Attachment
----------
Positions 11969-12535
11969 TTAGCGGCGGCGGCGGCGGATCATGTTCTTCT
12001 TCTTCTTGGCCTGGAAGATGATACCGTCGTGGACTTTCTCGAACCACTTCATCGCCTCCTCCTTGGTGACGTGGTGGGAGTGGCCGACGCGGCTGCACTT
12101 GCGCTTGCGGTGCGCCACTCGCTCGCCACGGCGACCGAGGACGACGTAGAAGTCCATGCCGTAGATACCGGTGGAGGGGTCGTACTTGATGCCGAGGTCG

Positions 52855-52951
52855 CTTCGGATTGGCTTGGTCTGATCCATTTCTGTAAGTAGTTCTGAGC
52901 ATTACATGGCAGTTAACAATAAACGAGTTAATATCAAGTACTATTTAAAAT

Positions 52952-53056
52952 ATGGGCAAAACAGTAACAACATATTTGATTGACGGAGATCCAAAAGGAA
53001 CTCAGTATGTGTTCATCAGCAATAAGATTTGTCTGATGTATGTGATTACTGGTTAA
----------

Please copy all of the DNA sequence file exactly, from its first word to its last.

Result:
Positions 11969-12535
11969 TTAGCGGCGGCGGCGGCGGATCATGTTCTTCT
12001 TCTTCTTGGCCTGGAAGATGATACCGTCGTGGACTTTCTCGAACCACTTCATCGCCTCCTCCTTGGTGACGTGGTGGGAGTGGCCGACGCGGCTGCACTT
12101 GCGCTTGCGGTGCGCCACTCGCTCGCCACGGCGACCGAGGACGACGTAGAAGTCCATGCCGTAGATACCGGTGGAGGGGTCGTACTTGATGCCGAGGTCG

Positions 52855-52951
52855 CTTCGGATTGGCTTGGTCTGATCCATTTCTGTAAGTAGTTCTGAGC
52901 ATTACATGGCAGTTAACAATAAACGAGTTAATATCAAGTACTATTTAAAAT

Positions 52952-53056
52952 ATGGGCAAAACAGTAACAACATATTTGATTGACGGAGATCCAAAAGGAA
53001 CTCAGTATGTGTTCATCAGCAATAAGATTTGTCTGATGTATGTGATTACTGGTTAA